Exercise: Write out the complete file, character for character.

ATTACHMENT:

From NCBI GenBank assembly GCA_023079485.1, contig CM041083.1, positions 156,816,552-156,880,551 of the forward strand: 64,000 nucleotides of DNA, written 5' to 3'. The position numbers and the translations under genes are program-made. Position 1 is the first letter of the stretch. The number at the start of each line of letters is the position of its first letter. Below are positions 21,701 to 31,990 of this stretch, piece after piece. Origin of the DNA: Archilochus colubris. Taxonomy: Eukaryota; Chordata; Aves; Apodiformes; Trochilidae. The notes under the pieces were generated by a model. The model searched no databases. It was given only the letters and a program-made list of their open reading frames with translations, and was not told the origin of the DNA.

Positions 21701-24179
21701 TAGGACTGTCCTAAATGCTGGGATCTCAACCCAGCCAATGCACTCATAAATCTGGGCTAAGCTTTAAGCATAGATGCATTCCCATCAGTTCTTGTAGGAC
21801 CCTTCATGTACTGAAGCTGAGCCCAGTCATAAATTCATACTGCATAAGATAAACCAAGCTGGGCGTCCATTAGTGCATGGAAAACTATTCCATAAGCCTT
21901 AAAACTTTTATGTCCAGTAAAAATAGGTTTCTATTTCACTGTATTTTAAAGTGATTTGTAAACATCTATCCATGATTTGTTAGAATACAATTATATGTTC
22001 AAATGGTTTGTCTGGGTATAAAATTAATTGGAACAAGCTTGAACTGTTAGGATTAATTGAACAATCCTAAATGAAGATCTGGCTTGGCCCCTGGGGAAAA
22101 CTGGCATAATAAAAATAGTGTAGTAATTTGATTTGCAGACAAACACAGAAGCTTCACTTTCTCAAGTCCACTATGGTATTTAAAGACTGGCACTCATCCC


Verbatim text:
From NCBI GenBank assembly GCA_023079485.1, contig CM041083.1, positions 156,816,552-156,880,551 of the forward strand: 64,000 nucleotides of DNA, written 5' to 3'. The position numbers and the translations under genes are program-made. Position 1 is the first letter of the stretch. The number at the start of each line of letters is the position of its first letter. Below are positions 21,701 to 31,990 of this stretch, piece after piece. Origin of the DNA: Archilochus colubris. Taxonomy: Eukaryota; Chordata; Aves; Apodiformes; Trochilidae. The notes under the pieces were generated by a model. The model searched no databases. It was given only the letters and a program-made list of their open reading frames with translations, and was not told the origin of the DNA.

Positions 21701-24179
21701 TAGGACTGTCCTAAATGCTGGGATCTCAACCCAGCCAATGCACTCATAAATCTGGGCTAAGCTTTAAGCATAGATGCATTCCCATCAGTTCTTGTAGGAC
21801 CCTTCATGTACTGAAGCTGAGCCCAGTCATAAATTCATACTGCATAAGATAAACCAAGCTGGGCGTCCATTAGTGCATGGAAAACTATTCCATAAGCCTT
21901 AAAACTTTTATGTCCAGTAAAAATAGGTTTCTATTTCACTGTATTTTAAAGTGATTTGTAAACATCTATCCATGATTTGTTAGAATACAATTATATGTTC
22001 AAATGGTTTGTCTGGGTATAAAATTAATTGGAACAAGCTTGAACTGTTAGGATTAATTGAACAATCCTAAATGAAGATCTGGCTTGGCCCCTGGGGAAAA
22101 CTGGCATAATAAAAATAGTGTAGTAATTTGATTTGCAGACAAACACAGAAGCTTCACTTTCTCAAGTCCACTATGGTATTTAAAGACTGGCACTCATCCC